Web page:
No MH will have everything you want, and normally you have to compromise in some area. I think the people who buy a MH and then turn around and sell it within a year or so, most likely didn't do their research and ended up regretting what they bought. You get what you pay for, so make the most of it and buy what really fits your needs taking quality, floorplan, size, amenities, and cost into consideration.
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Old 07-08-2016, 12:16 PM   #27
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Sorry, but after a year's worth of research I didn't need "a few week long trips" to figure out that I'd bought the right coach; I'd bought the right coach because I'd done all the research. Some buyers just know it when they see it; others have to go sit in it and pretend it's theirs for a couple hours; too many others WISH they had done all that before they bought the rig they currently own.

What are you suggesting they do after they've already bought the coach they thought they needed only to find out what they really needed was something else? Trade it in? Learn to live with disappointment? This is exactly the situation we were trying to help them avoid by emphasizing the priority of the floorplan.

There will always be some compromises we have to make to get the right coach - I wanted 500 hp, I settled for 400 instead - but hopefully the buyer is fully aware of those compromises BEFORE they buy and not forced into accepting them AFTER they have already shelled out all that money.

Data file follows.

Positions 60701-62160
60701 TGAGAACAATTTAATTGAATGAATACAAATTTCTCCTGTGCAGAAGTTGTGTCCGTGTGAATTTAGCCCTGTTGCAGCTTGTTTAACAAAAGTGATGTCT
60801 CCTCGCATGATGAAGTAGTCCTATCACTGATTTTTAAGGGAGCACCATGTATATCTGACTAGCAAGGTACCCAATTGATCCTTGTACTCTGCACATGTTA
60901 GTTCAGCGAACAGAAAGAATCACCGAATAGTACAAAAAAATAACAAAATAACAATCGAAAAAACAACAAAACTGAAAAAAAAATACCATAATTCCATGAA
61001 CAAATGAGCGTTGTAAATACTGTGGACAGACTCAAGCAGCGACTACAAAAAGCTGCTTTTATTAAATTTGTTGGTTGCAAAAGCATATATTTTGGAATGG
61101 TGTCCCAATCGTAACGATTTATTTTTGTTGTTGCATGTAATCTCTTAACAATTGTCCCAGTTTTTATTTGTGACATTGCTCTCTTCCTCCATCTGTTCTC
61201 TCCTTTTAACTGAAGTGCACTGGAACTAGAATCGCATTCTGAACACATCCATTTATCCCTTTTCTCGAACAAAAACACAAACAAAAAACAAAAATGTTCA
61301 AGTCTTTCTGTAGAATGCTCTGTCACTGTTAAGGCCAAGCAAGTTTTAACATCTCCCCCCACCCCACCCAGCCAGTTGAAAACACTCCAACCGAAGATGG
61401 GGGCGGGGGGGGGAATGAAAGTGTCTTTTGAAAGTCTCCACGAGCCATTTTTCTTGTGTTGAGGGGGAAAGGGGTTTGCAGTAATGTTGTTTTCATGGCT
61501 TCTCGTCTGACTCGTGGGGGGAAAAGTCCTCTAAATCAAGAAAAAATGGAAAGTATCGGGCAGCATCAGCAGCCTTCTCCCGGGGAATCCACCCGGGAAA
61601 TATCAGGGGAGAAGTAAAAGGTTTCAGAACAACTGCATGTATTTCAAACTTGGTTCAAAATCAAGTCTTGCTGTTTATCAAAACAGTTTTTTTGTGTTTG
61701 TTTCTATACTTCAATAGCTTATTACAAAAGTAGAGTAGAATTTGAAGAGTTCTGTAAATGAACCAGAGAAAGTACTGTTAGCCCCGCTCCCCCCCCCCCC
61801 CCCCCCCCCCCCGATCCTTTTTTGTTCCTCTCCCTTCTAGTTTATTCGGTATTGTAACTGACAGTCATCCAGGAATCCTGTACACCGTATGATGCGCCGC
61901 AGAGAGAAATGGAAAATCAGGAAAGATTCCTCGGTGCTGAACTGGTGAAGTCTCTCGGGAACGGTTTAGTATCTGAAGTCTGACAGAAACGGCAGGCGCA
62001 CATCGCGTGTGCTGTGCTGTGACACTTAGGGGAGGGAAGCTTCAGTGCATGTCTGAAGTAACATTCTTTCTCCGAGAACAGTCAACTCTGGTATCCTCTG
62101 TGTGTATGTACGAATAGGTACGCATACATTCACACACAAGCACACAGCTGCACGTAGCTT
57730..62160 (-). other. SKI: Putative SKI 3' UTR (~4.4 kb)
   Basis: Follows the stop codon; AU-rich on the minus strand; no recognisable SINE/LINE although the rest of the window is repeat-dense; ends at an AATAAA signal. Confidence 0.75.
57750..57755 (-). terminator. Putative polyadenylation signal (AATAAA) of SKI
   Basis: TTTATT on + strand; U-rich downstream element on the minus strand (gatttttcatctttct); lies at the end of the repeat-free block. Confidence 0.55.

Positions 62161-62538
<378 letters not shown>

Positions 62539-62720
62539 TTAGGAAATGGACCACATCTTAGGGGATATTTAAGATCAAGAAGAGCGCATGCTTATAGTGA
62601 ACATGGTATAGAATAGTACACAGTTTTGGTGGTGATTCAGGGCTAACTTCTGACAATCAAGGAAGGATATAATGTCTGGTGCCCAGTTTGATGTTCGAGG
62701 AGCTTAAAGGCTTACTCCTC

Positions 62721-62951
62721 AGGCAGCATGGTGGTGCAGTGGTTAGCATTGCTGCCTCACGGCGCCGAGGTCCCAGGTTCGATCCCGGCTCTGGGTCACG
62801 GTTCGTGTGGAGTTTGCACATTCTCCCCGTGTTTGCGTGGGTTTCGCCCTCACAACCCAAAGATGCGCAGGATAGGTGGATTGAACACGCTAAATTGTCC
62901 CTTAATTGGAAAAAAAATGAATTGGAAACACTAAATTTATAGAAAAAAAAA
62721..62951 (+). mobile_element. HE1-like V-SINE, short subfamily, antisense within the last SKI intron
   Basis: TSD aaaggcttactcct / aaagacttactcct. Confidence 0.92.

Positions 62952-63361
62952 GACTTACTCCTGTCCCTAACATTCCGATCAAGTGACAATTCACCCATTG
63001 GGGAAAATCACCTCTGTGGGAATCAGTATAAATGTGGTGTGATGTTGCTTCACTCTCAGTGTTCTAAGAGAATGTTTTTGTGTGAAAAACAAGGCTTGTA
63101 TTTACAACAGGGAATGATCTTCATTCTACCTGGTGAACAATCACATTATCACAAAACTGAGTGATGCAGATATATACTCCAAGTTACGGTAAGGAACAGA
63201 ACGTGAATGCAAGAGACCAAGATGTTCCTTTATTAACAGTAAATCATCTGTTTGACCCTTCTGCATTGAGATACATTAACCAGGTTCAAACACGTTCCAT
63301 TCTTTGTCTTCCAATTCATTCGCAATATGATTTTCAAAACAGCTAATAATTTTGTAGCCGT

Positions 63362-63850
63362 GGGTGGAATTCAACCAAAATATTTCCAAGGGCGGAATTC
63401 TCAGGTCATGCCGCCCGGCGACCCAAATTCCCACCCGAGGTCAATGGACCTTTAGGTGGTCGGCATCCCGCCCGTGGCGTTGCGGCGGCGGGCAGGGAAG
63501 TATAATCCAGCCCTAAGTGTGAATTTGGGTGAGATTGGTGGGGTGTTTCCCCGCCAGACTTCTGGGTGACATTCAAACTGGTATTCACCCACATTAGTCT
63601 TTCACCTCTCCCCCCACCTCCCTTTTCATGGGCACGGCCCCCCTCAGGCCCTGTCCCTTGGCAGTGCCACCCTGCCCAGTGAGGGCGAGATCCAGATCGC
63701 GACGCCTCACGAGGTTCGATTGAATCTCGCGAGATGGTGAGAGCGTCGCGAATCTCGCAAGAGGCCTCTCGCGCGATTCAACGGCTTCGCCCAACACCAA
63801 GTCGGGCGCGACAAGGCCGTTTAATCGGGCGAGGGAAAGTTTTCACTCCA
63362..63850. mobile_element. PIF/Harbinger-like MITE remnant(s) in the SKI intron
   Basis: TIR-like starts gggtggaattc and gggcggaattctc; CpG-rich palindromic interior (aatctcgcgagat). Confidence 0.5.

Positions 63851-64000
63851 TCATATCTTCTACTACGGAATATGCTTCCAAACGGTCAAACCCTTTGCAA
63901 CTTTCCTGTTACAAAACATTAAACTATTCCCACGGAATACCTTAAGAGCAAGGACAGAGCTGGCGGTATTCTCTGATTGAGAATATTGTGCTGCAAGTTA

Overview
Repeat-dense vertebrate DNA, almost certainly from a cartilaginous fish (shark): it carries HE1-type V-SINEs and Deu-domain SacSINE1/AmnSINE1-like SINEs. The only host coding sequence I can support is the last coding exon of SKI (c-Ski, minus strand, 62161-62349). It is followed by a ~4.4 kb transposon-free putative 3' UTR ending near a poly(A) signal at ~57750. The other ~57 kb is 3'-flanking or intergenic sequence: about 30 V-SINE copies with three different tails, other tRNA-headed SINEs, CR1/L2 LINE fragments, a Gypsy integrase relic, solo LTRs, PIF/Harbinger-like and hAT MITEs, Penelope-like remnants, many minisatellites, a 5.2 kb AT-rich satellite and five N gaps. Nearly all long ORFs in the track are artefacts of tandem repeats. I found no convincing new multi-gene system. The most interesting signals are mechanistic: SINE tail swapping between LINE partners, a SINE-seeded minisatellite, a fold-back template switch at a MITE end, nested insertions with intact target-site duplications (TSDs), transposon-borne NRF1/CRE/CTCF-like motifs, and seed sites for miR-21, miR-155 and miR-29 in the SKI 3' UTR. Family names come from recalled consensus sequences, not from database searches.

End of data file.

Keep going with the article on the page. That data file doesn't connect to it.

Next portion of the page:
It's not nearly as "duh" as you make it sound.
Sure didn't mean to offend you, just offered up our exp.
We bought the "perfect" coach for us at the time.
Knew it was "just right" and "felt like home".
We had done a fair amount of research also.
Do we still love it after 3 years? Yes. But guess what? Altho a queen size bed doesnt seem like a big deal and we could "compromise", we want a king.
Thought that self level jacks are great, but now want auto level. No compromise.
Not to mention how nice a heated floor would be. Next coach for sure.
We thought a single bath was fine, now we see a bath and a half would be great.
We had no idea just how important a nice big window is on the passenger side the bedroom is until we woke up in the dang thing with the Superstition Mountains staring at us.


We had no idea just how important some things are to us, like passenger side dinette, or big windows UNTIL we went on long trips.
Heck we thought we would just rent cars when we got somewhere instead of having a toad. That lasted one trip. Luckily we skipped the dolly ordeal and just went straight to 4 down..
Now if you can figure all that out sitting in one at an rv show for an hour, way cool.
Our exp has been different.
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Old 07-08-2016, 01:07 PM   #28
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FWIW I have to say that given the OP stated use a 40 ft DP is going to be a limiting PITA for a lot of what they want to do. If they can put 5 people comfortably in a 30ish foot Baystar for the next 10 years they will fit better at a lot of places, take less maintenance, and be more than adequate. They won't put enough miles on it to be an issue.